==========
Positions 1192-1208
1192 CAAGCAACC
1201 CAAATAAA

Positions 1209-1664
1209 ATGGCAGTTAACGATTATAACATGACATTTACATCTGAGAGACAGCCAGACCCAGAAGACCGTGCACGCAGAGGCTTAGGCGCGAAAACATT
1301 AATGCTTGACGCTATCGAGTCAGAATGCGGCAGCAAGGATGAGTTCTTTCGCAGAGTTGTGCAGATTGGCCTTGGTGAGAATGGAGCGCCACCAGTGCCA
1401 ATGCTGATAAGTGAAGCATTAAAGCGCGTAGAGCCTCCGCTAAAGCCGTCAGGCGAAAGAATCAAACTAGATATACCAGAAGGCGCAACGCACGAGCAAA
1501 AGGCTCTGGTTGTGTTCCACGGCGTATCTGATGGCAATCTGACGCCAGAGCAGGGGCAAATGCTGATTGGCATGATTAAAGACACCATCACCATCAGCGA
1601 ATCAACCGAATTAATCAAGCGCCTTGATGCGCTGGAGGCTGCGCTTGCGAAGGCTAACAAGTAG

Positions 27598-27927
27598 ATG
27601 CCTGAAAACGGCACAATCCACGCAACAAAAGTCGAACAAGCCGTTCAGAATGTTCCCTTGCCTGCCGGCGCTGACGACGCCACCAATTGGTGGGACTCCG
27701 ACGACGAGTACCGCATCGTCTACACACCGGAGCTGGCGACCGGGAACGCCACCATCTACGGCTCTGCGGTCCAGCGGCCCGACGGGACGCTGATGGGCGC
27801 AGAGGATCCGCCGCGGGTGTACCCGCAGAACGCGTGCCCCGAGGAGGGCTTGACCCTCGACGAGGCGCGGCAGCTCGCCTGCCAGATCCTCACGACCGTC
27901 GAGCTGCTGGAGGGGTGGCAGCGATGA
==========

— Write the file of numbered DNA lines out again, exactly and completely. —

Positions 1192-1208
1192 CAAGCAACC
1201 CAAATAAA

Positions 1209-1664
1209 ATGGCAGTTAACGATTATAACATGACATTTACATCTGAGAGACAGCCAGACCCAGAAGACCGTGCACGCAGAGGCTTAGGCGCGAAAACATT
1301 AATGCTTGACGCTATCGAGTCAGAATGCGGCAGCAAGGATGAGTTCTTTCGCAGAGTTGTGCAGATTGGCCTTGGTGAGAATGGAGCGCCACCAGTGCCA
1401 ATGCTGATAAGTGAAGCATTAAAGCGCGTAGAGCCTCCGCTAAAGCCGTCAGGCGAAAGAATCAAACTAGATATACCAGAAGGCGCAACGCACGAGCAAA
1501 AGGCTCTGGTTGTGTTCCACGGCGTATCTGATGGCAATCTGACGCCAGAGCAGGGGCAAATGCTGATTGGCATGATTAAAGACACCATCACCATCAGCGA
1601 ATCAACCGAATTAATCAAGCGCCTTGATGCGCTGGAGGCTGCGCTTGCGAAGGCTAACAAGTAG

Positions 27598-27927
27598 ATG
27601 CCTGAAAACGGCACAATCCACGCAACAAAAGTCGAACAAGCCGTTCAGAATGTTCCCTTGCCTGCCGGCGCTGACGACGCCACCAATTGGTGGGACTCCG
27701 ACGACGAGTACCGCATCGTCTACACACCGGAGCTGGCGACCGGGAACGCCACCATCTACGGCTCTGCGGTCCAGCGGCCCGACGGGACGCTGATGGGCGC
27801 AGAGGATCCGCCGCGGGTGTACCCGCAGAACGCGTGCCCCGAGGAGGGCTTGACCCTCGACGAGGCGCGGCAGCTCGCCTGCCAGATCCTCACGACCGTC
27901 GAGCTGCTGGAGGGGTGGCAGCGATGA